Sometime in 1978 in a mall bookstore in Farmington, New Mexico, I noticed the cover of a paperback in the SF&F section:
The cover artist was George Barr. The book was ‘Night’s Master’, the first of the Flat Earth series. The author was Tanith Lee.
I must have picked up a copy and read a little way into it, even though I didn’t remember doing so at the time. I know that I drew a picture of a black horse with a mane and tail of blue flame, and a dark-haired rider crouching low in the saddle.
For several years, that picture boggled my teenage brain: I couldn’t figure out where it came from. It wasn’t anything from my haphazard made-up universes, which owed more to Tolkien and Star Wars then. I walked by that book and others from Tanith Lee, intrigued by their ‘adult’ titles and covers but reluctant to beg my Mom to buy them. (She probably would have, but I was self-conscious.)
In college five years later, I bought my own new copy of ‘Night’s Master’, and learned it was part of her Flat Earth series. Those books changed my world.
First, I finally learned the origins of that damn horse.
Second, the writing was gorgeous and fearlessly complex, at turns full of sly humor, majestic vision, rich sensuality, and deep emotion. Lee also introduced me to active, engaged alternative-sexuality characters at a time when most of them in SF&F were written as token victims or villains.
I would periodically binge on her writing for the next 30-odd years, learning more each time I did.
‘Sabella’ is one of the best SF Romance vampire stories ever told. The YA ‘Unicorn’ books are magical for their voice and strong characters. ‘Silver Metal Lover’ still leaves more-modern YA paranormal romances gasping in its dust.
I built an original cosmology from questions Lee posed first in her Flat Earth fantasies: the nature of love, the power and frailty of Mankind, and the folly of worshipping a supernatural entity *that does not care*. (Yes: whatever other philosophies she followed, Tanith Lee seemed very much a humanist.)
She was the second author (after J.R.R.T.) whose story endings can leave me sobbing and smiling foolishly at the same time. (Sir Terry Pratchett’s the third.)
Don’t get me wrong: Lee is also one of the few writers who can infect me with grinding ennui and deep revulsion. Her darker aspects match Bierce, Bloch, and Lovecraft. Her work is not for the faint of heart or the reading-challenged. She will make you look into the Abyss…and keep looking. She never left a trope unexamined or unmanipulated; she remains the only author I’ve ever seen who made incest work sympathetically in terms of a story.
I’m saddened by her passing, and selfishly bereft: I will probably never know her planned ending to the Flat Earth series, other than one tantalizing hint in a 30-year-old short-story retelling of Rapunzel called ‘The Golden Rope’. (And yes, this blog is partly named for it and the concept behind it.)
Tanith Lee is also a sad example of changing readership and publishing fashions. Where she had been a top fantasy author in the 70s and 80s, by the mid 2000s her career seemed to falter.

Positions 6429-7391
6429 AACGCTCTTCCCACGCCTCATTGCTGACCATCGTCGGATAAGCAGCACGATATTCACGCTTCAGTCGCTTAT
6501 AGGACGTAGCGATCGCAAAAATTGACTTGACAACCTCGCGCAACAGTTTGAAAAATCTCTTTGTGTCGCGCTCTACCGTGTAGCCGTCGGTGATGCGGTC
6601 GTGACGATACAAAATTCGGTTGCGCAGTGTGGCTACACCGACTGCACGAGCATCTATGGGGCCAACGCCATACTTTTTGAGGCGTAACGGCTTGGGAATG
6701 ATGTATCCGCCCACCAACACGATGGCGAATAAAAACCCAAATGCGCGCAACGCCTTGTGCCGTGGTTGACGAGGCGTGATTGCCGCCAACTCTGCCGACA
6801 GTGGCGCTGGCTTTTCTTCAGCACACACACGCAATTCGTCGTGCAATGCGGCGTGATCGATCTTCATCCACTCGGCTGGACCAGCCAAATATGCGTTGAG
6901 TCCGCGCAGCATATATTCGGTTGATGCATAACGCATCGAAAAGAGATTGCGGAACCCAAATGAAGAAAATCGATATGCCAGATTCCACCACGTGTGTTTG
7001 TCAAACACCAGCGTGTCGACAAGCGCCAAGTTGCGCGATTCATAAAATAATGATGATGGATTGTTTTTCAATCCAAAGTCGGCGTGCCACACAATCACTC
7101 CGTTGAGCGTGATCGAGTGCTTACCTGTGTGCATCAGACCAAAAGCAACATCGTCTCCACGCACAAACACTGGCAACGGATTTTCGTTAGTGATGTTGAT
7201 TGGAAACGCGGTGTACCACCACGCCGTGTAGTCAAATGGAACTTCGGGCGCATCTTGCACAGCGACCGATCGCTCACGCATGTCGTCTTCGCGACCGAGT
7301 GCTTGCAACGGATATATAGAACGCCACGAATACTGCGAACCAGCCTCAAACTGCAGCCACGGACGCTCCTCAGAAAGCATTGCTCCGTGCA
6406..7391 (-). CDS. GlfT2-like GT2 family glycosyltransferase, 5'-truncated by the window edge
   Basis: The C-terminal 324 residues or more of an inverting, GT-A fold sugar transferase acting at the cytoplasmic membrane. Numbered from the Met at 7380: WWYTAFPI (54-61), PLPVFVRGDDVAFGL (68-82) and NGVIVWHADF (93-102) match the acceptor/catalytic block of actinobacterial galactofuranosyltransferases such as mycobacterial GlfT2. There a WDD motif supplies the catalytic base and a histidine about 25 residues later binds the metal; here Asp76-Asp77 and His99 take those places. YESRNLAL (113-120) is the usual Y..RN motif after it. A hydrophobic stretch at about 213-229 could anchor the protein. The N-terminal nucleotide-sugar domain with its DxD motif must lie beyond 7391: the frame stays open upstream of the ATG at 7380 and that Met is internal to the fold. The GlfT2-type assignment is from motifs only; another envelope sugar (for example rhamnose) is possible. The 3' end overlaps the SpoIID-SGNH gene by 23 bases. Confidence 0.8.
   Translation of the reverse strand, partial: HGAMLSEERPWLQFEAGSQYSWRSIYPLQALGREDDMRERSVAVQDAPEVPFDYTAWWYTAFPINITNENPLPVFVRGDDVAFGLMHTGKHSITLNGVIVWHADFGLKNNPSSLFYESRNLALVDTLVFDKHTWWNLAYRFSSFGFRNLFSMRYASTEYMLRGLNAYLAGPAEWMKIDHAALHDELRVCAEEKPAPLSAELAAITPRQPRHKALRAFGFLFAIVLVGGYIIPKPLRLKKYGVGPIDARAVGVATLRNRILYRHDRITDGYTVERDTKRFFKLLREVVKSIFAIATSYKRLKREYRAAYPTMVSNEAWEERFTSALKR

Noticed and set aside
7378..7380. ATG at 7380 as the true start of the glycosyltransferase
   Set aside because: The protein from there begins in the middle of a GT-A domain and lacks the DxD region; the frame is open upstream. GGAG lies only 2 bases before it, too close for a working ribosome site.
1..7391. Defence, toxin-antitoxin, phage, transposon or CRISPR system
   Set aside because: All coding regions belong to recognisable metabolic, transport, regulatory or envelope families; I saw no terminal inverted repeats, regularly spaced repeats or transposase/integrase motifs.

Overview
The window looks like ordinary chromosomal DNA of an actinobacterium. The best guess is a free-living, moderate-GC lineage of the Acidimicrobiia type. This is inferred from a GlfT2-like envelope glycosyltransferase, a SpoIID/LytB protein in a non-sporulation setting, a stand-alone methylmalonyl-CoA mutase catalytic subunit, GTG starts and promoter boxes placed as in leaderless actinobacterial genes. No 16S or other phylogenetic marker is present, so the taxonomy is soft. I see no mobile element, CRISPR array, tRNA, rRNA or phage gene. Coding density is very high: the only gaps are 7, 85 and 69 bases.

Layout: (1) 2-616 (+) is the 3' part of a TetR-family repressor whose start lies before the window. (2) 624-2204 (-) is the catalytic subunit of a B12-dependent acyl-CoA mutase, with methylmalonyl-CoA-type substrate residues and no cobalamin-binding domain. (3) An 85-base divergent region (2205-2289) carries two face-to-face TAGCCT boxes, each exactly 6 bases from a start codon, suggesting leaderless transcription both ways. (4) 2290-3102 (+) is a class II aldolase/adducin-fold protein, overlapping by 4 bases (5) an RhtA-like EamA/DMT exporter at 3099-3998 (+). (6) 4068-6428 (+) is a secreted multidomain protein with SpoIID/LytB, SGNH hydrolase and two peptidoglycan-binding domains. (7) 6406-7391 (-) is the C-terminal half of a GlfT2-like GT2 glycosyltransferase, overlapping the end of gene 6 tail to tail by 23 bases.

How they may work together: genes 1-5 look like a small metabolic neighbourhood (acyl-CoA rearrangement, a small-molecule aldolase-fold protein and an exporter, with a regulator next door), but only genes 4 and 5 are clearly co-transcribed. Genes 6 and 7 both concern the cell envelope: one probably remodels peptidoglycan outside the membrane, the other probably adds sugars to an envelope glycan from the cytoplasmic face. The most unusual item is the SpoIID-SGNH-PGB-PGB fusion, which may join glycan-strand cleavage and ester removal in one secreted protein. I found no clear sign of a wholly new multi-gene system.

As late as 2010, she remarked in interviews that while her work output was as strong as ever, she was unable to get a lot of manuscripts into print because of profound disinterest from Big Five fantasy imprints. She had been in the process of issuing high-quality revised editions of her most recognized works through a small-press publisher…but that publisher fell on hard times during the recent recession, and upcoming Lee projects have (so far) been cancelled.
Lee was and remains a Writer’s Writer, a wordsmith whose skill is probably beyond readers who balk at descriptions of more than one sentence. She would have been an incredible candidate for self-published backlists (eh, my fellow Flat Earth fans?), but seemed unable or unwilling to take that step in time.
In her own words, from a Locus interview in 1998:
”If anyone ever wonders why there’s nothing coming from me, it’s not my fault. I’m doing the work. No, I haven’t deteriorated or gone insane. Suddenly, I just can’t get anything into print. And apparently I’m not alone in this. There are people of very high standing, authors who are having problems. So I have been told. In my own case, the more disturbing element is the editor-in-chief who said to me, ‘I think this book is terrific. It ought to be in print. I can’t publish it – I’ve been told I mustn’t.’ The indication is that I’m not writing what people want to read, but I never did.”
So amid the wistful tweets and reminiscences from authors, readers, and publishers, I’d like to rock the funereal boat and point fingers. Specifically, at the publisher where she started, and who oversaw at least one reissue of Lee’s Flat Earth fantasy series. At the other publishers who briefly carried her work, then wandered on. You (and here I mean both singular and collective ‘you’) have absolutely no right to be mourning her now.
If anything else, Lee’s example encourages me to consider self-publishing my Lonhra Sequence books, if I get no interest from a strong commercial imprint.